This was kind of fun, actually. She looked at the Children's Christmas in Chicago card again. A dress. Yes, every little girl should have a new dress to wear at Christmas!

"Is that all you've got? I asked for periwinkle, and you brought me lavender! Can't you see these don't go with that outfit at all?" Meg barked.

"Sorry, ma'am," the harried salesman, a rumpled, pimply-faced student, apologized as he set down another three boxes of shoes in front of her. Meg set on them like pigeons on a hard roll, scrutinizing each pair and placing them on the floor below each outfit. Two dresses and another blouse-and-pants set were lined up next to the apricot blouse and the embroidered jeans, each outfit draped in its own chair. "I'll just go and get the 'Dahlias' and the 'Isabels' for you," the salesman offered weakly, slowly shuffling away. He seemed glad for an excuse to get away from her, at least momentarily.

Meg barely heard him. The third pair was a winner--it worked with both the royal blue and the fuchsia dresses. She beamed with pride.

An employee interrupted the Christmas music playing over the PA system to announce, "Attention Kringle's shoppers...the store will be closing in thirty minutes. Please make your final selections and bring your items to the registers. Merry Christmas, and thank you for shopping at Kringle's." Then the strains of "My Grown Up Christmas List" cut back in.

Thirty minutes! She had to get to the fifth floor. She still had a Barbie to pick out! And maybe some extra Barbie outfits to go with it. Hopefully they'd have something like "President Barbie" or "Nobel Prize Winner Barbie." She wouldn't stand for little Meg's mind being warped at her tender age. She hurriedly threw the outfits and the two pairs of shoes into her basket, which was getting rather heavy, and turned toward the up escalator, only to see it had been shut down and was being worked on.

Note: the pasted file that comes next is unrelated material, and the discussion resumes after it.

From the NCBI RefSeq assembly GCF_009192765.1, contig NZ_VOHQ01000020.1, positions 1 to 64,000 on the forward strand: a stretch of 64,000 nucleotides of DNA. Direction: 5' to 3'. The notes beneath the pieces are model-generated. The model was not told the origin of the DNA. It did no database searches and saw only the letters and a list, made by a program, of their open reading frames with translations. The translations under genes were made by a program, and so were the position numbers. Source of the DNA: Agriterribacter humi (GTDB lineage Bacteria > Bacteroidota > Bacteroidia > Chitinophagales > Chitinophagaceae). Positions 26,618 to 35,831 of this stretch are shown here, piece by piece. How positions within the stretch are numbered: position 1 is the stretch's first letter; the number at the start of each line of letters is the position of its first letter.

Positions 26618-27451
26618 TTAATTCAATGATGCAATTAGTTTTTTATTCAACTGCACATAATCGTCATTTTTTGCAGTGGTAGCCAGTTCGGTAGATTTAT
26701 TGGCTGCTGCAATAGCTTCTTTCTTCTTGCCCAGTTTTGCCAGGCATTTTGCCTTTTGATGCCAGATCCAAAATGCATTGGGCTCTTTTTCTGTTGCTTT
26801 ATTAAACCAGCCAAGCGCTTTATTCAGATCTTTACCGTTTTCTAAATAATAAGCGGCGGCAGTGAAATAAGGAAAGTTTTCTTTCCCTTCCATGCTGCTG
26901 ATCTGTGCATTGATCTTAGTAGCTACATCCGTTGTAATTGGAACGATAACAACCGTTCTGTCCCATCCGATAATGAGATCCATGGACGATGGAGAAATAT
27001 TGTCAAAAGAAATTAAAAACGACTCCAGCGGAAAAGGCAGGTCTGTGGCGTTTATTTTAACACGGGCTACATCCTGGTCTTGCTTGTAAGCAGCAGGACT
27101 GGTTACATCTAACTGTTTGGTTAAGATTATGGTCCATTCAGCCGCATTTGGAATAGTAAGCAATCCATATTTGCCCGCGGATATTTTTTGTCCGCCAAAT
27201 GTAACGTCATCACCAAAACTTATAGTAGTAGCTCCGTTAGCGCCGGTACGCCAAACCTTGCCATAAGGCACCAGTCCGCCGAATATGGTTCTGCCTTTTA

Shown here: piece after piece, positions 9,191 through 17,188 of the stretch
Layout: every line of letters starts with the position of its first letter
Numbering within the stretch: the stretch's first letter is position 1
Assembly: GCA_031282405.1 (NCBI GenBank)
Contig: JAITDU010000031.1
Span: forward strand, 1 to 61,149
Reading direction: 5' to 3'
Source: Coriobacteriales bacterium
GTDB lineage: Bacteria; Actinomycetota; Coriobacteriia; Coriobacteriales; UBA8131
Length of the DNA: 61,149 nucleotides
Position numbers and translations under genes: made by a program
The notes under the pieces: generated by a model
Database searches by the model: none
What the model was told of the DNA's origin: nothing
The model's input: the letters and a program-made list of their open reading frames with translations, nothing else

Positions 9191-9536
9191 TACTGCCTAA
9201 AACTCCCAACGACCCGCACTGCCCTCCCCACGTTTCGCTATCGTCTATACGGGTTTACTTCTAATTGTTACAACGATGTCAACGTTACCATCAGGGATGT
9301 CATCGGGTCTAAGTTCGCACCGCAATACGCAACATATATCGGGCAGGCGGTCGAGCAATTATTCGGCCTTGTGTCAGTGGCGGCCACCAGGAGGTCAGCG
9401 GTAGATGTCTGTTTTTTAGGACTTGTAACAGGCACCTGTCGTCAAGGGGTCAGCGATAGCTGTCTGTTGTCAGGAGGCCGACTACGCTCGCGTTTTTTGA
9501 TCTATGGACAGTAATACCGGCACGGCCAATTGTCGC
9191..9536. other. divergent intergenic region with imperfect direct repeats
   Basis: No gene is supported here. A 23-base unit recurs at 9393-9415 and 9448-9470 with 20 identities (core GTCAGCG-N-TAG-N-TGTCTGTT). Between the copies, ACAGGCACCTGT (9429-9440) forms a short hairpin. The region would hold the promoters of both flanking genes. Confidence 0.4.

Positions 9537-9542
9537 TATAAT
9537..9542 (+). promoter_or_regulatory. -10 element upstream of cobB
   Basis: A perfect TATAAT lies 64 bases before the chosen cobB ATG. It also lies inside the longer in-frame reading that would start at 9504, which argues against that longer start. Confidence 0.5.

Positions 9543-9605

She turned once more and saw the elevator beckoning to her with its shiny silver doors. Perfect. She strode over to it, each step purposeful and determined, and pressed the up button.

After fifteen seconds that seemed like an eternity, the elevator doors opened and spat out a worried-looking, thirtyish man clutching a handwritten list in one hand as Meg boarded, impatient to put the finishing touches on little Meg's Christmas.

She was visibly startled as she saw who the other occupant of the elevator was: Lieutenant Harding Welsh!

She quickly turned her right side away from him to hide her basket and noticed him doing the same thing. She caught a glimpse of something black-and-gray and shiny before Welsh's body blocked her view.

"Lieutenant Welsh," she offered, "isn't this a surprise."

Welsh cleared his throat, clearly taken off guard. "I could say the same, Inspector. What floor?"


Toys and Sporting Equipment. Welsh's eyebrow went up as he stabbed the 5 button for her.

"You got a little girl, Inspector, or are your feet just shrinking?"

The elevator doors thunked shut, and the car began to move.

"I don't know what you're talking about." She could feel her cheeks heating.

"Those tiny shoes in your--"

Without warning, the elevator went pitch black and ground to a halt. The music cut out, leaving them in silence.

"Oh, great," Meg groaned. "The elevator breaks down a half hour before closing. Just my luck!"

"It's not just the elevator," Welsh answered from the blackness. "Listen."

She could hear people complaining and stumbling around on the sales floor. The normal hum of lights and ventilation systems was absent.

"Power failure?"

"Yeah. The wind and snow probably brought a line down. They'll have it fixed soon. I'll just grab the phone in the console and let 'em know we're here..." Welsh's palm slapped around for a few moments before he found the control panel. She heard hinges protest as he opened something, then an angry expulsion of breath.

"This neighborhood ain't what it used to be," he growled. "The handset's been ripped out." He slammed the panel shut.

Meg fumbled blindly through her purse, trying to identify its contents between her hands. "I'm afraid I can't offer much help. I must have forgotten my cell phone back at the Consulate. I plugged it in to recharge it and forgot all about it."

She could almost hear Welsh's shrug. "Don't worry. Some sales girl'll be around any minute. Might as well settle in 'til she shows up." She could hear him put down his basket and sit down with a grunt.